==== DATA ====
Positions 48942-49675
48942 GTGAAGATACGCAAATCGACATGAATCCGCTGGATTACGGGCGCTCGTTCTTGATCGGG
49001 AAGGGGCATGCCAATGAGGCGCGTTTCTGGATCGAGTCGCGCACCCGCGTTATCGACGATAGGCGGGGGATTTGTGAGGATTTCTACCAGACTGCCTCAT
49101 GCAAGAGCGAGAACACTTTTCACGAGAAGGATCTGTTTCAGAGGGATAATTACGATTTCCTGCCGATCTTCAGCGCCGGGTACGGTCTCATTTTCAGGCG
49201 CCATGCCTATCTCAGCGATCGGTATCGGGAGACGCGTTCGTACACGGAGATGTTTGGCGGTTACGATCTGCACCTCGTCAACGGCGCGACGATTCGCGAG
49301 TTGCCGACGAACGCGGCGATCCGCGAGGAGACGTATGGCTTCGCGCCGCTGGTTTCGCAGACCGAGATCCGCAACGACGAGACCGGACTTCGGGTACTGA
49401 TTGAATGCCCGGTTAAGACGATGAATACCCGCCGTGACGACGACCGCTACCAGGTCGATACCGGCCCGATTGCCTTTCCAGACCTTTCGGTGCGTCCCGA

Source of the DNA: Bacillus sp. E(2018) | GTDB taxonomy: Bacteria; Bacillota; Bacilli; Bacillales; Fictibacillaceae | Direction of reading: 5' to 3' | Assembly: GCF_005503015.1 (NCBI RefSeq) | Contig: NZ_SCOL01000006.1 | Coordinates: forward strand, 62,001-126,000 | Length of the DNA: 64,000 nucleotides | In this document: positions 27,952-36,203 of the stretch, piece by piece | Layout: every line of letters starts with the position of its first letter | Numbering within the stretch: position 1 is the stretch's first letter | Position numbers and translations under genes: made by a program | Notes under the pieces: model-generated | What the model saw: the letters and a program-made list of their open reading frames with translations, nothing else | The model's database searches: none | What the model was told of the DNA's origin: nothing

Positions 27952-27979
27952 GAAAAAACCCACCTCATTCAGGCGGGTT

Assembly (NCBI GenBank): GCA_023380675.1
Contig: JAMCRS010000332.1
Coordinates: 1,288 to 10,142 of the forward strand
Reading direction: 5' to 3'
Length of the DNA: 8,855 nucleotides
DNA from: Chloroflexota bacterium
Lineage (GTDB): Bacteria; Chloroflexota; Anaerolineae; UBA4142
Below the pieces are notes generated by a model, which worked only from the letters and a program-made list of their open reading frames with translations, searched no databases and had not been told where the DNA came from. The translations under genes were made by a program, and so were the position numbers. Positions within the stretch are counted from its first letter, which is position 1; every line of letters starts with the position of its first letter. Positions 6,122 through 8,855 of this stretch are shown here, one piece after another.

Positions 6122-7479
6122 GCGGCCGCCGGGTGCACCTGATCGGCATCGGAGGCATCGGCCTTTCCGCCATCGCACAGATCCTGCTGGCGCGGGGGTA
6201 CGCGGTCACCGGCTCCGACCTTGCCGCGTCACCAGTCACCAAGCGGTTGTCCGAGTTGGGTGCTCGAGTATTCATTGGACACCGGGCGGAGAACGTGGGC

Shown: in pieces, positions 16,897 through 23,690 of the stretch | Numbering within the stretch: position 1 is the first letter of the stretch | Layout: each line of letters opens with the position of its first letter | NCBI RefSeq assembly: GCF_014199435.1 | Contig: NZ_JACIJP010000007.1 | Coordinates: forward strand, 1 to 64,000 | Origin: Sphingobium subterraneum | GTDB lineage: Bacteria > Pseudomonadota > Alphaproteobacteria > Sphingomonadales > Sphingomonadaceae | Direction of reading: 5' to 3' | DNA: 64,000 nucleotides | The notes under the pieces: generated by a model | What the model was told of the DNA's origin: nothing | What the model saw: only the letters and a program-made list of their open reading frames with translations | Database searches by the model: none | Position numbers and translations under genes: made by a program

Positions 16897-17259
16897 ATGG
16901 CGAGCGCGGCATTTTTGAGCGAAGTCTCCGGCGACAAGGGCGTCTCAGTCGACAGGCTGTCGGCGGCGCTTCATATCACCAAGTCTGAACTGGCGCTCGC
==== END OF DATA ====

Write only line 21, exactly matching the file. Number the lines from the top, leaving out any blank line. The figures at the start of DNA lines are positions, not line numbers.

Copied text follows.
6201 CGCGGTCACCGGCTCCGACCTTGCCGCGTCACCAGTCACCAAGCGGTTGTCCGAGTTGGGTGCTCGAGTATTCATTGGACACCGGGCGGAGAACGTGGGC